Four months ago, I fell into a manic episode. Without realizing, I did not sleep for over a week. I was in a super mood, working on crafts, cleaning the house, doing laundry. Then one morning, I looked around the house, and it looked like a tornado had run through it. Things were out of place; bedroom stuff was all over the living room and crafts were scattered throughout the house. As a therapist, I knew right away what was happening to me — I was manic.
My husband was out of town on business and I called him crying. We talked for quite a while and I was able to calm down. When he arrived home the next day, he thought it would be a good idea to go to the ER. Reluctantly, I agreed to go to an ER out of town due to the issue of mental health stigma. I worried about what might happen if someone I knew saw me receiving treatment for my mental illness.
At the end of the initial assessment, the ER staff told me I would be required to change into the clothing reserved for mental health patients. As a therapist, I knew my rights as a mental health patient. I had the right to wear my own clothing. Additionally, I feel strongly that being forced to change into clothing reserved for mental health patients identifies an individual as a mental health patient, which can be stigmatizing and diminish a person’s sense of privacy and ownership over their care. I explained I would not put on their clothes. They said it was hospital policy. I stated that I brought myself to the ER, which indicates I am seeking help for my symptoms.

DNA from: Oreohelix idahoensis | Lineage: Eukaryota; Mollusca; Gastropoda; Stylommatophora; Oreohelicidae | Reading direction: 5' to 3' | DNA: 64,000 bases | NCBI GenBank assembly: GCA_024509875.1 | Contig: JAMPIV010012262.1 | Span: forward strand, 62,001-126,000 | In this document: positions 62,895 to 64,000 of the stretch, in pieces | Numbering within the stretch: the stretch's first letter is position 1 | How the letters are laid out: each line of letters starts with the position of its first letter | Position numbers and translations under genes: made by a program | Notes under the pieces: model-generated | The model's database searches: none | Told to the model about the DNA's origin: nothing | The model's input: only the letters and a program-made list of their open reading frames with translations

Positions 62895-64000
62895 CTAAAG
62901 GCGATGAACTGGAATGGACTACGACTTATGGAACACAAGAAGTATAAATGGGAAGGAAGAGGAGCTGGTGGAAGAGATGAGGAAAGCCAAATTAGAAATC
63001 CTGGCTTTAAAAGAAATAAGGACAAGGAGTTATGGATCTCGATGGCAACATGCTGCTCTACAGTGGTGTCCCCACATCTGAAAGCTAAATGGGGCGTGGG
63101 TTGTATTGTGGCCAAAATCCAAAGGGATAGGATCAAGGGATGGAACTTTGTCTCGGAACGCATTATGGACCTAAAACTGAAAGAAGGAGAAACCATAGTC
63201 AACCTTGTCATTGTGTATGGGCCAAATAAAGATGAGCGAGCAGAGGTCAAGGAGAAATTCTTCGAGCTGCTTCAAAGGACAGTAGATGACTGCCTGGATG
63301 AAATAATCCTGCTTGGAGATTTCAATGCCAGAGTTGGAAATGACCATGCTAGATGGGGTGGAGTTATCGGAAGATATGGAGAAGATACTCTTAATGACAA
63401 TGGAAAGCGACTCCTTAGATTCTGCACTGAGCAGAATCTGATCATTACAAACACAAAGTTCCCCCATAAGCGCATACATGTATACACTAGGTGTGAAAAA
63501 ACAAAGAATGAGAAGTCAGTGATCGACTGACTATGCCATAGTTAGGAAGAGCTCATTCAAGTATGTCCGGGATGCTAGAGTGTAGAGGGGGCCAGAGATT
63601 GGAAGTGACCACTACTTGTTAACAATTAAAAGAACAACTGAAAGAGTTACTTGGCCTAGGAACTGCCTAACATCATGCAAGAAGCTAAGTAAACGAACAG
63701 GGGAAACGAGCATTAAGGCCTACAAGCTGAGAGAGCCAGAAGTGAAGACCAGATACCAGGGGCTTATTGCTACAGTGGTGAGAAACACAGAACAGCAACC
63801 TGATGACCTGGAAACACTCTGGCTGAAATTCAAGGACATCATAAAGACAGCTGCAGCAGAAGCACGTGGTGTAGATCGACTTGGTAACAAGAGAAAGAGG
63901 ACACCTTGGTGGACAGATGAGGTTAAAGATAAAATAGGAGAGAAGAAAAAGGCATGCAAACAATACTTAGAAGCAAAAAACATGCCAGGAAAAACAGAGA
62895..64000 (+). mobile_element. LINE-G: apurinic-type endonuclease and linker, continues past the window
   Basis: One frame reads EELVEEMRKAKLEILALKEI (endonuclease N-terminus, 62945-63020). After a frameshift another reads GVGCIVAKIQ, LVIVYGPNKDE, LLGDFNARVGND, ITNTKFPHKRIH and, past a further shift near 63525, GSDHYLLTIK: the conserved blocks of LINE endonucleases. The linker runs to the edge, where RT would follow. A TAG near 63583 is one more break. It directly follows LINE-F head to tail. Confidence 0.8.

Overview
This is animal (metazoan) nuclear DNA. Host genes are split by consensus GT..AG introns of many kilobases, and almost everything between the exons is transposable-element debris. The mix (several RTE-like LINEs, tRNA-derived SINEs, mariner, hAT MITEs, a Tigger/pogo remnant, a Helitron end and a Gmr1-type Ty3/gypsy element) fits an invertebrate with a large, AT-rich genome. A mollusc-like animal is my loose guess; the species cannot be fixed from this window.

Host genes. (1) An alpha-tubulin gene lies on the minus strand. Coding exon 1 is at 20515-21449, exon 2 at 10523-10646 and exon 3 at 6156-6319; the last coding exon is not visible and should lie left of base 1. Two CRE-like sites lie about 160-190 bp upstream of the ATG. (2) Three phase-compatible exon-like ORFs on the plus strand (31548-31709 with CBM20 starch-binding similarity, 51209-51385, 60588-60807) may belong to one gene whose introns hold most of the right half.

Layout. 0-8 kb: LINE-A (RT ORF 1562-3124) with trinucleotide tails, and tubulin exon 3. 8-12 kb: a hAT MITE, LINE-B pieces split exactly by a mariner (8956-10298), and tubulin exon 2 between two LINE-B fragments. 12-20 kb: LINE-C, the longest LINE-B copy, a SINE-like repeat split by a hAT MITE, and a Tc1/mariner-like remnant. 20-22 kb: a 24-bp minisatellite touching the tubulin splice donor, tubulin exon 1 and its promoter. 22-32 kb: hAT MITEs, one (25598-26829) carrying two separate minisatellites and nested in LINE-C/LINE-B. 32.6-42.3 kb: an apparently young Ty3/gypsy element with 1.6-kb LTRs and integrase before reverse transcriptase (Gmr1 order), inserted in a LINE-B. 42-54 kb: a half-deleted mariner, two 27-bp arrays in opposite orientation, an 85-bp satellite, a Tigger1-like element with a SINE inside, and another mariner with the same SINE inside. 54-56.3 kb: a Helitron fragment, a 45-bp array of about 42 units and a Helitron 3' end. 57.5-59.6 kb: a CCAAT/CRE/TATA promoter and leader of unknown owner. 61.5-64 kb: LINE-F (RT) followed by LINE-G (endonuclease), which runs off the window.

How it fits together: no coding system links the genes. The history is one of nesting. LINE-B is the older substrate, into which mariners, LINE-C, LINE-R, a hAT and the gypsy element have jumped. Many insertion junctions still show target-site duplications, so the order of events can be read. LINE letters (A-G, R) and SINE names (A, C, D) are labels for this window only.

Just two months prior, I admitted myself to an ER and was not required to put on their clothing then. I asked the RN to see the attending physician and was denied. I said I wanted to see the individual who was next in charge and the same RN told me, “That is not going to happen either!” So I asked to speak to a patient advocate. I was told the only person I could speak to would be a case manager. However, he also insisted that I change into their clothes.
According to the medical notes, I “immediately became hostile and yelled at the nurse.” In actuality, I became extremely upset, crying uncontrollably for well over an hour, to the point where my husband was holding me and was unable to console me. I did raise my voice at the nurse, telling her that I knew my rights and refused to change. The RN threatened that they would force me to put on the clothing reserved for mental health patients by injecting me with Haldol and Ativan and place an order for four-point restraints.
At this point, my admittance became solely about my refusal to put on the clothing reserved for mental health patients. My treatment came to a standstill. I nearly suffered a panic attack and wished I had never admitted myself to the ER.
Finally, they consulted the ER Manager whoadvised the staff “not to change the patient into scrubs.” The same RN came into the room saying, “Good news, you don’t have to change.” However, she said she needed to take my sweater as I could use it to hurt myself.
I was already cold and had asked for a blanket after the initial assessment, which the RN said I probably would not be able to have. She took my sweater even though it would have been difficult to hurt myself with my husband three feet away and a sitter monitoring me from the door.And again, I admitted myself as I recognized I needed help. Finally, they gave me blankets and took me by ambulance to a psychiatric hospital.
I take the rights of mental health patients seriously. It is due to the type of treatment I received from the ER staff that more individuals who live with a mental illness do not seek help.
Individuals who have a mental illness need to become aware and familiarize themselves with their rights. All patients, including mental health patients, deserve to be treated with dignity and respect.
Joanne Groves is a mental health therapist. She is an advocate for the Health Insurance Portability and Accountability Act (HIPAA), also known as the Privacy Rule, and sharing information related to mental health. Additionally, she is a proponent of ending the stigma that is all too often attached to mental illness.